Our real proof of concept will come when Tom needs to work this into his regular workday, and when a nurse who typically rushes through patient interactions in order to complete an ever-growing task list, can actually see the value in 5 focused minutes with patients. But first things first.

Tom discovered that two patients were having problems with their pain medications. One was not receiving doses in time to stop the pain. Another was having an adverse reaction to the pain medicine, terrible headaches. His nurse hadn’t taken the time to explain the side effects of the pain medication, so Tom followed up with his nurse to switch the prescription. Additionally, a woman with a recent MS diagnosis was having a hard time dealing with the emotion of it. She told Tom she talks to her husband about it, but Tom suggested she might also meet with the hospital social worker. And Tom made a phone call to set that up.

Our prototypes will be measured in pilot tests, with Time & Motion studies and other metrics. While we are out in the field refining our concepts we need to keep our eyes open for potential clinical measures of success, and customer satisfaction is not one of them. We may be able to measure the success of this concept by tracking additional referrals to other services and better pain management programs. Eventually with the hope that both of these will lead to faster recovery times and shortened stays in the hospital.

Participatory design can be a challenging approach for any designer. And for designers in a transformation process, who are just learning the human-centered approach, it can be difficult to know how to engage participants in the learning process with you.

A few things that have helped us be more “participatory” in the prototyping phase:
– Put making connections first. Before focusing on your ideas, focus on the participants. On some hospital floors we have great relationships with influential nurses. They are our cheerleaders and sales people. They help us learn more and they feel ownership over the ideas because they have been involved in them. On other floors we don’t have that relationship yet, and it shows. The nurses look at the ideas as “yours, not mine” and aren’t enthusiastic about trying them out.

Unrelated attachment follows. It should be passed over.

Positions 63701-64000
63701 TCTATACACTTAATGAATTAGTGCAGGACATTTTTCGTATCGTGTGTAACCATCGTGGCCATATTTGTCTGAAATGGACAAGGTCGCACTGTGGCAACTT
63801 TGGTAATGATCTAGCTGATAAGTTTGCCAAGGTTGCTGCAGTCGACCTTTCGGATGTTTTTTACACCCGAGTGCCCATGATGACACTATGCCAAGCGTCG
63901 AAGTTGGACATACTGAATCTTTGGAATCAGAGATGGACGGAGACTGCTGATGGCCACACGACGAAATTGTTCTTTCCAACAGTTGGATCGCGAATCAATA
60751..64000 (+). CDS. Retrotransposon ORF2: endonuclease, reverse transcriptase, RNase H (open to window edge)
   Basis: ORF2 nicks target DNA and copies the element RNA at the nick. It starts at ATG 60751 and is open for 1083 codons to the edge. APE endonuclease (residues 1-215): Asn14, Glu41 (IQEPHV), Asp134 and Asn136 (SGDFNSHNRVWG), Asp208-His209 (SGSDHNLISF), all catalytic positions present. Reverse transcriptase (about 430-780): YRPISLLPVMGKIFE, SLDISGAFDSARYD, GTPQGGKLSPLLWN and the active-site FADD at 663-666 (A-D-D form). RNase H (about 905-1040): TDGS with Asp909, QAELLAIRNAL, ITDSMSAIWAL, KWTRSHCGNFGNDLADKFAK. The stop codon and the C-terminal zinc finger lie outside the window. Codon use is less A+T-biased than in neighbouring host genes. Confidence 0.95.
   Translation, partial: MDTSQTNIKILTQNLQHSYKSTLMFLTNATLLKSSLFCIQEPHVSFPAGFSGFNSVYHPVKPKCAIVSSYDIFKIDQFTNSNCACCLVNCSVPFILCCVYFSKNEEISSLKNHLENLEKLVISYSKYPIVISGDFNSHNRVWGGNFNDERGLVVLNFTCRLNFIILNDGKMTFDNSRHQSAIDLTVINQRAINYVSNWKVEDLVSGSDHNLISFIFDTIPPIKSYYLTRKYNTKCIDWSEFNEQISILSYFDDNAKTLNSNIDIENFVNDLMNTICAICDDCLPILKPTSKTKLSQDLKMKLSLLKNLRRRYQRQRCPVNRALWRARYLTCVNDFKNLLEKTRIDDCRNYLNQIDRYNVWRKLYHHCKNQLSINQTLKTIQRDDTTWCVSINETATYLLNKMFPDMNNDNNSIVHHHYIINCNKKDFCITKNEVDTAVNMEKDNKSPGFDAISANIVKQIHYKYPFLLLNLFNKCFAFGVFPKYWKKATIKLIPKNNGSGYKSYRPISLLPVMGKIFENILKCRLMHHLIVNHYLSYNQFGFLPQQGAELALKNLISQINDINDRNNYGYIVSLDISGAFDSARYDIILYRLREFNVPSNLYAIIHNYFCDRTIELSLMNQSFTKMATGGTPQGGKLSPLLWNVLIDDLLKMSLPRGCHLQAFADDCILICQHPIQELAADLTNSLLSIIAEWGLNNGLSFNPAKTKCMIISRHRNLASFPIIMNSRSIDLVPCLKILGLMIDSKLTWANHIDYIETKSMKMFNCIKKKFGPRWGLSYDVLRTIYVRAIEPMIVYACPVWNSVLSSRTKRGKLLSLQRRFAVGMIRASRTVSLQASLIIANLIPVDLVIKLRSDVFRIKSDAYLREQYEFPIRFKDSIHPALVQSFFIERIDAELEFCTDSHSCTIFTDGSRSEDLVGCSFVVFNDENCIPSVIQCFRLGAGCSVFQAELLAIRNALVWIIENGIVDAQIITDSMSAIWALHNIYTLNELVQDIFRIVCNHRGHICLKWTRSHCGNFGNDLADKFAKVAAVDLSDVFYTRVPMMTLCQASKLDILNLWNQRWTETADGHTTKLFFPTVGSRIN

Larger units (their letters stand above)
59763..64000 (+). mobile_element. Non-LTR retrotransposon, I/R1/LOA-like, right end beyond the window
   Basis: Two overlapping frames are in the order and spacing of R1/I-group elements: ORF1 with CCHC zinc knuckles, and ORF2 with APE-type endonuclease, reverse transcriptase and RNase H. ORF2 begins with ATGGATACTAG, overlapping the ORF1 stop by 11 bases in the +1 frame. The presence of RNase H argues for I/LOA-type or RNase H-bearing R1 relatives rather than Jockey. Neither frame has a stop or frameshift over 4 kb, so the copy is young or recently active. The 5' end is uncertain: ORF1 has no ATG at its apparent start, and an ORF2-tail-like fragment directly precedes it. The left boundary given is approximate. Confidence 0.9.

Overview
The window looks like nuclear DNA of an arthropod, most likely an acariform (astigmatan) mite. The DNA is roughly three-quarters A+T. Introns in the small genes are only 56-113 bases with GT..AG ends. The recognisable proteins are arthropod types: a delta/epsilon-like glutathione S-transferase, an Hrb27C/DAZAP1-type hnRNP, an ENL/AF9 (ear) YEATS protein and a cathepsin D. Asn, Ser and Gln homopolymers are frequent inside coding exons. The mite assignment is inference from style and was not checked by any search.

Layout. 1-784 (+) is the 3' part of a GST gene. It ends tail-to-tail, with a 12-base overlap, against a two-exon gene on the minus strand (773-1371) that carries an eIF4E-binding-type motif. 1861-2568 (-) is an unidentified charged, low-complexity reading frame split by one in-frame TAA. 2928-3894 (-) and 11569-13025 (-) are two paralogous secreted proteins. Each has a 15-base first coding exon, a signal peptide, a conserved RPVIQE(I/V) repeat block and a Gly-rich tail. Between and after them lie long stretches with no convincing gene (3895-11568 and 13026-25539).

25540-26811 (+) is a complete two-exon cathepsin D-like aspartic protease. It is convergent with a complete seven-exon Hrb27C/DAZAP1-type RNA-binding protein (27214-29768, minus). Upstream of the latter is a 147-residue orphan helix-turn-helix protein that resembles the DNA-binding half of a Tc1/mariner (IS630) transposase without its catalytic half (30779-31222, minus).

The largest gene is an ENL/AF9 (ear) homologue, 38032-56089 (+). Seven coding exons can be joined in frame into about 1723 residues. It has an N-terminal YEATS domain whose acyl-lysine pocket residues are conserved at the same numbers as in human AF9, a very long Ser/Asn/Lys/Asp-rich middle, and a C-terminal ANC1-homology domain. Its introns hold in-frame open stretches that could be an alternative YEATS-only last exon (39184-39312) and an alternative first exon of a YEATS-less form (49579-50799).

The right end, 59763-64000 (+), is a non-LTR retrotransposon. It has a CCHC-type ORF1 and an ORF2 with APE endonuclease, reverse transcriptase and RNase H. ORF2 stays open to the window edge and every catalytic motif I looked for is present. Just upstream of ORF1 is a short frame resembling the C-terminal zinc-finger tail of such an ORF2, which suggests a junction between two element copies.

– Always have a cover sheet. A cover sheet that describes your goal or objective. Start with that and get feedback from the staff. Then, once you have their ideas, you can begin to explain your proposed solution (hopefully adapted to accommodate their suggestions)
– When building ideas with participants, it can be a lot to ask for them to invent ideas on the spot. Instead, tell them about your goal, and ask for stories and examples of times when that goal seemed possible, and times when it didn’t. Look for the characteristics that are important to them, and imagine solutions.
Many of the tools for engaging participants are just good HF. But the context of prototyping is so different from initial research, that the team can easily forget to apply what they know about asking open-ended questions and listening. A refresher has been helpful.


If you have a hammer…

As a user-centered designer, everything looks like part of the innovation process. Listening to Paul Romer’s TED talk about Charter Cities helps me illustrate the purpose of setting up prototypes and experiments before introducing new concepts into the world.


Romer describes Hong Kong as a prototype that China and Britain built to test a new way of living in China. The test was successful, and China opened up new rules of capitalism across the rest of the country. But only after testing out the system in a small, subset of the country.


He is proposing that Guantanamo Bay in Cuba be redefined and redeveloped by Canada and other countries as another experiment. Castro can allow Canada to develop a city with new rules, new ideas. People from around the world– including Cube– can choose to participate. If it is successful, it may change the way Castro approaches the rules for the rest of Cuba.


Romer make a powerful point about what can hold us back from prototyping. He brings up the word “Colonialism” and talks about the emotions that come up and get associated with this idea. These emotions can hold us back from trying something important. We need to reach out to others around us to test our assumptions and set up the experiment carefully. But not shy away from trying.